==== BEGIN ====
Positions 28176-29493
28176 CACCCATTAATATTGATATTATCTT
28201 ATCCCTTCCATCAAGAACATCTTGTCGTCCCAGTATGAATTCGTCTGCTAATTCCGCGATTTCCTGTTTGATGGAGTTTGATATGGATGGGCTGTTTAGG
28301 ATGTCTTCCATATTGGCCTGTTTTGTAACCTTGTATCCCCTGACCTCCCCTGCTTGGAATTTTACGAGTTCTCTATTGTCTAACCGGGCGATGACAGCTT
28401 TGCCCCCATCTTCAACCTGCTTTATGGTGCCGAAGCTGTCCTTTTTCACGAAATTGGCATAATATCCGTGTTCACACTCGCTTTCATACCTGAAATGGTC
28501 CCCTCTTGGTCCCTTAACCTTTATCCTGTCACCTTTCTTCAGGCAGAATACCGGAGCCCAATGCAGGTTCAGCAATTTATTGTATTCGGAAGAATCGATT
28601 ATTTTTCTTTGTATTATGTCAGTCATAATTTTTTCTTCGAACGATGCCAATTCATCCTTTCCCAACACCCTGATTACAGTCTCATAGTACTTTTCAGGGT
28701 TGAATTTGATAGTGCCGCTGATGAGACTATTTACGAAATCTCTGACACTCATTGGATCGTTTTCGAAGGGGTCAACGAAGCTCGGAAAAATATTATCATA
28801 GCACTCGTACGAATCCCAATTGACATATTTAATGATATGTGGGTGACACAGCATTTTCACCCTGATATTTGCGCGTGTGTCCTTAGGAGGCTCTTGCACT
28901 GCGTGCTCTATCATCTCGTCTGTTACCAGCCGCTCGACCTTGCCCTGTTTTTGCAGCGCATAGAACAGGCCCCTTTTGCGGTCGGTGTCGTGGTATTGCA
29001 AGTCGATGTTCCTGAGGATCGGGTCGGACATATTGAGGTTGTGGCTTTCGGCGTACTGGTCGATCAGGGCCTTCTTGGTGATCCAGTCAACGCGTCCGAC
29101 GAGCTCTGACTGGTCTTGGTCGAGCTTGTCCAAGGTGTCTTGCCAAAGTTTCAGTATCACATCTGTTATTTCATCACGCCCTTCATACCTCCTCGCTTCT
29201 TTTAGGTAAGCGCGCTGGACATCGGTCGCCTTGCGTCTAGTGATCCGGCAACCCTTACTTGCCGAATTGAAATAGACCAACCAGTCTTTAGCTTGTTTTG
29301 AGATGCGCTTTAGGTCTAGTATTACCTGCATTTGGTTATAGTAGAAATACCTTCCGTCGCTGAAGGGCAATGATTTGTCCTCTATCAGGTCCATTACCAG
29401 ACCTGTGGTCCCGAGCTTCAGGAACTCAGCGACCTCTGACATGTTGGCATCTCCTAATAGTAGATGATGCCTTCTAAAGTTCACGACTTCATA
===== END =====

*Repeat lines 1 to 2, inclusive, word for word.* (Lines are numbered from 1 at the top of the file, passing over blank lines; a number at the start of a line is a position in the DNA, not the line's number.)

Positions 28176-29493
28176 CACCCATTAATATTGATATTATCTT